In an effort to keep up yesterday's momentum on book revisions, I am limiting today's blogging to pruning, adding links and what I believe is a phrase originally arising at New Kid on the Hallway: "random bullets of crap." (Thursday update: I'm told these random bullets were first named by Ianqui.) So without the bullets (which, as an anti-war Radical, I will pretend is a gesture towards ideological consistency -- OK, I admit it, I don't know how to do bullets), here goes:
Added links are: Mary Dudziak's Legal History Blog, Adjunct Whore's Narratives, and that terrific medievalist squadratomagico. Why no one else? I told you -- I'm trying to keep up momentum! And I am generally lazy about links.
A small bit of happiness and political progress has come our way in Shoreline. The Board of Aldermen voted Monday to provide official identification cards to illegal immigrants so that they can identify themselves to police, open bank accounts, get driver's licenses and function like the law-abiding people they generally are: read about it here. Police in Shoreline (a legendarily uneven lot who are dealing with a federal corruption probe at present) are already operating under instructions not to question people they stop about their immigration status, which helps them investigate crimes and protect everyone from felons on the loose. This new law will give people living here illegally the basic tools to protect themselves from violence and exploitation, although -- for those small people who seem to view this as a free ride for the undocumented -- they will not be protected from poverty, hard work, lack of health care, poor housing and low wages. Despite this, already there are howls going up around the nation that our city is providing a "safe haven" for immigrants. Well, yes. And what are we trying to keep immigrants safe from? Violence by people who are already citizens who stalk, beat, torture and rob them, knowing that an illegal immigrant keeps a lot of cash around (no bank account) and will not call the police or testify against them if the police are called (threat of deportation.) And employers who promise to pay workers and then don't because the workers are entirely powerless. You see why in Shoreline the status of illegal immigrants does not appear to be precisely the ethical issue it is cracked up to be in Arizona.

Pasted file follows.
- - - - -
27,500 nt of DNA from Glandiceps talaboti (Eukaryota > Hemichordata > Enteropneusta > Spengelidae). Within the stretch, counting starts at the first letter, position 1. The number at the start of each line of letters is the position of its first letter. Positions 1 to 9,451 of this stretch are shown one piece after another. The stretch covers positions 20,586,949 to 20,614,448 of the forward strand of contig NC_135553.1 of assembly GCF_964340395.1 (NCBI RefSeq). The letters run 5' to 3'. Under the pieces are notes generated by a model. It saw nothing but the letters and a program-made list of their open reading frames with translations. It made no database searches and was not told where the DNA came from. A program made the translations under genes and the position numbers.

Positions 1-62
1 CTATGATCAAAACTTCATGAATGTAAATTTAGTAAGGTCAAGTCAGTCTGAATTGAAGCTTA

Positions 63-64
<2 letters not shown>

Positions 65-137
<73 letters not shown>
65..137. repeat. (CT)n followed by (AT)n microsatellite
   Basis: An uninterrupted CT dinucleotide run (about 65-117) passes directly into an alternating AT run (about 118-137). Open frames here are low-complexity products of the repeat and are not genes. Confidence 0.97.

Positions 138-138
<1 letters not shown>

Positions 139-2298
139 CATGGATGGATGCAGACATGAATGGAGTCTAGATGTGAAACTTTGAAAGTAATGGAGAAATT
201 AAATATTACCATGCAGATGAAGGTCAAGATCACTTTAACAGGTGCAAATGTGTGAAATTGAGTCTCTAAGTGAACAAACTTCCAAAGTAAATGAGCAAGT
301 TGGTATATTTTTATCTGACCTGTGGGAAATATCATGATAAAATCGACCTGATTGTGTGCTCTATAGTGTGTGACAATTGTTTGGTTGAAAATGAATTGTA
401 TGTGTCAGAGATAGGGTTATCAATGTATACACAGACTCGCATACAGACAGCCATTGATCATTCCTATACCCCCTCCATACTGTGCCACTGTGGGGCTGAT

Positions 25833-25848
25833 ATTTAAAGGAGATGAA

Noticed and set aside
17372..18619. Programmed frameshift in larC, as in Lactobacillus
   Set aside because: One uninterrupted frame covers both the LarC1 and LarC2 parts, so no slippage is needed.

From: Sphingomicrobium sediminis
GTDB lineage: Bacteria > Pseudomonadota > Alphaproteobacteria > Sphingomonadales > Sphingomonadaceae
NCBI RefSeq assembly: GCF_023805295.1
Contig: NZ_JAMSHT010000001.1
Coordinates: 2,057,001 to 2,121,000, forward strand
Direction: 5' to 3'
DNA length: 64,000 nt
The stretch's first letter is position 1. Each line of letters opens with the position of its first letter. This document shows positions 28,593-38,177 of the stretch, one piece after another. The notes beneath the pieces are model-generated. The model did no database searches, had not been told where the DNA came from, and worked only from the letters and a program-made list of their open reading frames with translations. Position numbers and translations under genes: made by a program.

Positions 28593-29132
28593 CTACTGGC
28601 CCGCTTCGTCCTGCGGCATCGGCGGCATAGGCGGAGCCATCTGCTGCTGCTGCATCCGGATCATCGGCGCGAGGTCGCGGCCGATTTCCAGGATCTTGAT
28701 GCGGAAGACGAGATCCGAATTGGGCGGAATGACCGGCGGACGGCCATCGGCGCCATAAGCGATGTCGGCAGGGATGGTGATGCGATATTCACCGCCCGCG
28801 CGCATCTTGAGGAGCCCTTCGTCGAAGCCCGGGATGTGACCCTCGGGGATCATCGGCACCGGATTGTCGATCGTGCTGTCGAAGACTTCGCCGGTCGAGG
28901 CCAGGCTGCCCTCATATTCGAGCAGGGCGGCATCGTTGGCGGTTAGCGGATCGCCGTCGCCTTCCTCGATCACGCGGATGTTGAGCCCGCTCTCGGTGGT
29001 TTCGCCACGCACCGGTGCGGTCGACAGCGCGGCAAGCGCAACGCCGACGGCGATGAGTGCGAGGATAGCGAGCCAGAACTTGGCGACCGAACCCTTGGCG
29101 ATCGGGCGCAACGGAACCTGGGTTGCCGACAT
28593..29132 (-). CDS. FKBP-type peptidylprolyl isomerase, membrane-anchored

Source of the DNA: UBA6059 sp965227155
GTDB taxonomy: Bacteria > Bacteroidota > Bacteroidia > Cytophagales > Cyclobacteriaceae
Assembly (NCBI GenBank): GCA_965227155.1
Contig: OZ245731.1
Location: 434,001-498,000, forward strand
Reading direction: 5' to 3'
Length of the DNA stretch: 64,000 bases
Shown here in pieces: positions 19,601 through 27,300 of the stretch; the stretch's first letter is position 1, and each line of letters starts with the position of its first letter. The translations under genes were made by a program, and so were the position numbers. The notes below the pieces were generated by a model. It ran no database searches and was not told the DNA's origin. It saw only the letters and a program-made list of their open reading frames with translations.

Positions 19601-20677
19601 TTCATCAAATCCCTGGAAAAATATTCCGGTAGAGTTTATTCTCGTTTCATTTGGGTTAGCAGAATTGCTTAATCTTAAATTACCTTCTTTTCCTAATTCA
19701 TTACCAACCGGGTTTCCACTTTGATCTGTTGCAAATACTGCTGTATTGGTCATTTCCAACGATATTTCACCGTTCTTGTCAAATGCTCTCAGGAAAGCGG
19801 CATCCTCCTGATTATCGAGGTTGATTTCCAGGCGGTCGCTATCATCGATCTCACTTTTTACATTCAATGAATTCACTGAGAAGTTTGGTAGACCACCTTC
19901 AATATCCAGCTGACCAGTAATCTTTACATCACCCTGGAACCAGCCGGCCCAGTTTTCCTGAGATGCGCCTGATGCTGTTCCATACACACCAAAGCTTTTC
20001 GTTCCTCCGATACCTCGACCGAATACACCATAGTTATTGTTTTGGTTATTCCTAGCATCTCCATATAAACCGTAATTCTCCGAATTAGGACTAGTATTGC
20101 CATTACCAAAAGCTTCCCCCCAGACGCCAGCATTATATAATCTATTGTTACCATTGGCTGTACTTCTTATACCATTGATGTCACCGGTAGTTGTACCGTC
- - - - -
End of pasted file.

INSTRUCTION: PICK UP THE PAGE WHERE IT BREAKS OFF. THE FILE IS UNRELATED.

Honestly, I have never understood why illegal immigration was such a big deal anyway. Why *not* let everybody come? It certainly made the nineteenth century interesting.
Anyone see that our very own Dean Dad now seems to be a regular featured columnist (blogumnist?) at Inside Higher Ed? I learned this by checking the "referrals" on my site meter, which I do regularly to see where I am being picked up. I never claimed not to be a narcissist, fans of the Radical. This is not only good for Dean Dad -- he who is a smart cookie, entertaining and a great writer -- but good for academic blogging in general, if you ask me.
In a final note, did anyone see this article in the New York Times by Samuel Freedman about little Kevin Robinson of Doylestown, PA? Robinson is pictured at left, in a picture stolen from the Times. According to Freedman, Robinson got into a good college by basically doing nothing at all except minding his p's and q's. No test prep, no worries, no college essay written by his Mom. The moral of the story is: maybe refusing to stress out about getting into college is ok after all. How is it that, since I support the sentiment that college admissions should not be so stressful and that the kid seems like a sweetie pie, I find the story itself so noxious? I dunno. Maybe because I don't think that it is the fault of students, or even their parents (who should probably know better), that the college admissions process is so horrid. It is the fault of the colleges, Samuel. How about doing a story about a college that doesn't market itself as God's gift to higher education, and that admits most of its applicants so the students are not forced to market themselves as God's gift to higher education?
Such a crabby Radical. OK, back to the book.
TAU's Law and History Workshop, Fall 2015
1 hour ago